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Vacation in Mendoza
It’s harvest time and the Argentinean province of Mendoza offers activities for every taste, from adventure tourism to relaxing vineyard tours to festivities celebrating the vendimia amid truly spectacular surroundings and a gorgeous climate.
The scenery can be intimidating. The imposing Andes Mountains loom in the center of the landscape, a patchwork of gray and ocher hues. But the green valleys and cool nights lend balance to Mendoza’s warm, dry summers. This range of temperatures is mirrored by the variety of activities available during the summer season. Get a rush from extreme sports, like rafting the Río Mendoza, climbing rocky walls and cliffs or hiking the trails offered by the rugged mountains, enjoy leisurely excursions on bike and horseback or just relax at the inns and hotels spread among the vineyards. While you’re here, be sure to check out the activities of the famous Fiesta de la Vendimia, the wine harvest celebration that takes place from late February through early March.
Let’s begin with something for those who love to be challenged by nature. The “High Mountain” circuit includes a number of spots on the Rió Mendoza along national route N7, including Potrerillos, Uspallata, Penitentes, Puente del Inca, Las Cuevas and up to the border with Chile. Additionally, San Rafael and Malargüe, located in the south of the province, are also highly recommended options.
These extreme locations provide the perfect opportunity to put your mountain and water sports skills to the test. Rappelling, zip lining, climbing and mountain biking are all popular activities, as are kayaking, canoeing and rafting (the rapids vary according to the time of year, with summer being the most challenging thanks to increased water flow). Lovers of fishing, sailing, windsurfing and waterskiing flock to the various reservoirs in the area, including Carrizal and Potrerillos, although the latter prohibits the practice of any sport that requires the use of any kind of motor.
History buffs can explore a different route. Between December and February, you can follow in the footsteps of General José de San Martín and the Liberation Army, which crossed the Andes to Chile to fight for the neighboring country’s independence in 1817. Today, several operators and mountaineering clubs offer excursions that recreate the epic Samaritan journey over the course of five to ten days, either on horseback, riding a mule or on foot. Travelers sleep in tents at altitudes of more than 14,700 feet above sea level.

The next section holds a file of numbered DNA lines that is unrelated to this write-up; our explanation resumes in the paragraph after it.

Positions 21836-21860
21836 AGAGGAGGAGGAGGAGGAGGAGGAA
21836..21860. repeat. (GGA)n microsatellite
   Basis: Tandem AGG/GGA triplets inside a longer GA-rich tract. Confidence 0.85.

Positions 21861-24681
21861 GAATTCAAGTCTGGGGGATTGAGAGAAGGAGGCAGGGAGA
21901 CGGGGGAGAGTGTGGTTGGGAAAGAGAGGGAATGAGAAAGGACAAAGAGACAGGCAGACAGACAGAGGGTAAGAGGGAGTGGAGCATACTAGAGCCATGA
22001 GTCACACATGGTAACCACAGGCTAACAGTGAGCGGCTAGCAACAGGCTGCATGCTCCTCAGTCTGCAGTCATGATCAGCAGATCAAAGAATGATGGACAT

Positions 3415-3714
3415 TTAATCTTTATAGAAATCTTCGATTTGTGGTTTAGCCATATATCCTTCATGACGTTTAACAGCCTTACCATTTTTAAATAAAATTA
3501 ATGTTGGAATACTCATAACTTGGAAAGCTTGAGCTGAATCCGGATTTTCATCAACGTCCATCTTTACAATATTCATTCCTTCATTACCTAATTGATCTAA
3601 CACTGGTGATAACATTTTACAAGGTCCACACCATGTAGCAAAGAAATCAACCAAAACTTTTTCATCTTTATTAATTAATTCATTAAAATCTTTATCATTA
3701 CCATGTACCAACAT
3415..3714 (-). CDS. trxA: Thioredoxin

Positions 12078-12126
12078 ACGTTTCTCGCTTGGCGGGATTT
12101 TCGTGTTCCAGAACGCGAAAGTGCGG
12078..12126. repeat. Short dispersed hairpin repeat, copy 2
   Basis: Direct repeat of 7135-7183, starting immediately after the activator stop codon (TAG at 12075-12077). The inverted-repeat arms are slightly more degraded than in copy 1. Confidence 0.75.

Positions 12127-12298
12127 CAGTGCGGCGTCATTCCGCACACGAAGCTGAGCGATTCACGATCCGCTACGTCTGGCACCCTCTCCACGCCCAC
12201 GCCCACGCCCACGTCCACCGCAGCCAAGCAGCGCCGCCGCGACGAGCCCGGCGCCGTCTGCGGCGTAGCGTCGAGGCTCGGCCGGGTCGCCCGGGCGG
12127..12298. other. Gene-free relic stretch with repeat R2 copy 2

The trails of Aconcagua offer another unbeatable option. The highest peak in the Americas, Mount Aconcagua tops 22,800 feet. Although professional-level climbers will target the summit, tourists can find groups that organize hikes to the base camps in the lower reaches. For example, there’s a three-day excursion to Plaza Francia that can be extended to a seven-day trip to Plaza de Mulas.
If you want to take in Mendoza from above, head to Cerro Arco (just minutes from the city’s downtown) and paraglide over the surrounding hills. And there are always simpler options, like trekking or horseback riding.
Tourism & Wine: A Perfect Match
If you are spending a few days in Mendoza, be sure to sample some of the many different activities related to wine making, the province’s keystone industry.
In addition to the guided tours and tastings – Malbec is the favorite local varietal – you can enjoy hotels and inns that focus on wine, some even include wine spa therapies. Diners will find excellent cuisine at restaurants with impressive views, and the range of alternatives has expanded to include art galleries, vineyards where you can play polo and golf, astronomical observatories and even hot-air balloons that soar above the wineries.
The province of Mendoza boasts the highest concentration of wine tourism options in Argentina, with 108 wineries open to visitors (out of a total of 167 in the country). You can find all the information you need at the Caminos de Vino organization Website.
If you happen to visit between late February and the first week of March, you’ll be able to enjoy the famous wine harvest festivities of the Fiesta Nacional de la Vendimia. The series of activities begins with the grape-blessing ceremony and unfolds over the following days to feature events like the Vía Blanca, a parade of floats through the downtown area carrying the Harvest Queen candidate from each department; the Carousel, more floats escorted by different collectives and bands of street musicians; and the live performance of the Acto Central, with the coronation of the new queen. And all the festivities are complemented by the region’s best wine.
There’s no shortage of summertime attractions in Mendoza, and you have your invitation. What are you waiting for? In
Where to Stay
$$$ Park Hyatt Mendoza: This hotel offers all kinds of amenities in the heart of the city.www.mendoza.park.hyatt.com
$$$ Cavas Wine Lodge: A refined hotel in the middle of a vineyard, complete with a luxury wine spa.www.cavaswinelodge.com
$$$ Villa Mansa: Twelve large room, all with terrific views. In Vistalba, 30 minutes from the city of Mendoza.www.villamansa.com
$$$ Entre Cielos: The lovely and spacious rooms are complemented by a hamam and a spa that recalls the finest Turkish baths.www.entrecielos.com
What to Do
Touring Wineries: This Website has all the information you need to visit the area’s wineries.
Climbing Aconcagua: You must obtain a permit before beginning your ascent (check the Website for locations).
Crossing the AndesAndino Club Tunuyán, tel. 54-2622- 422-538 www.trekking-travel.com.ar www.cordondelplata.com.ar www.cordilleranas.com.ar
Fiesta Nacional de la Vendimia: sitio web con información actualizada sobre todos los eventos relacionados con esta celebración.http://vendimia.mendoza.gov.ar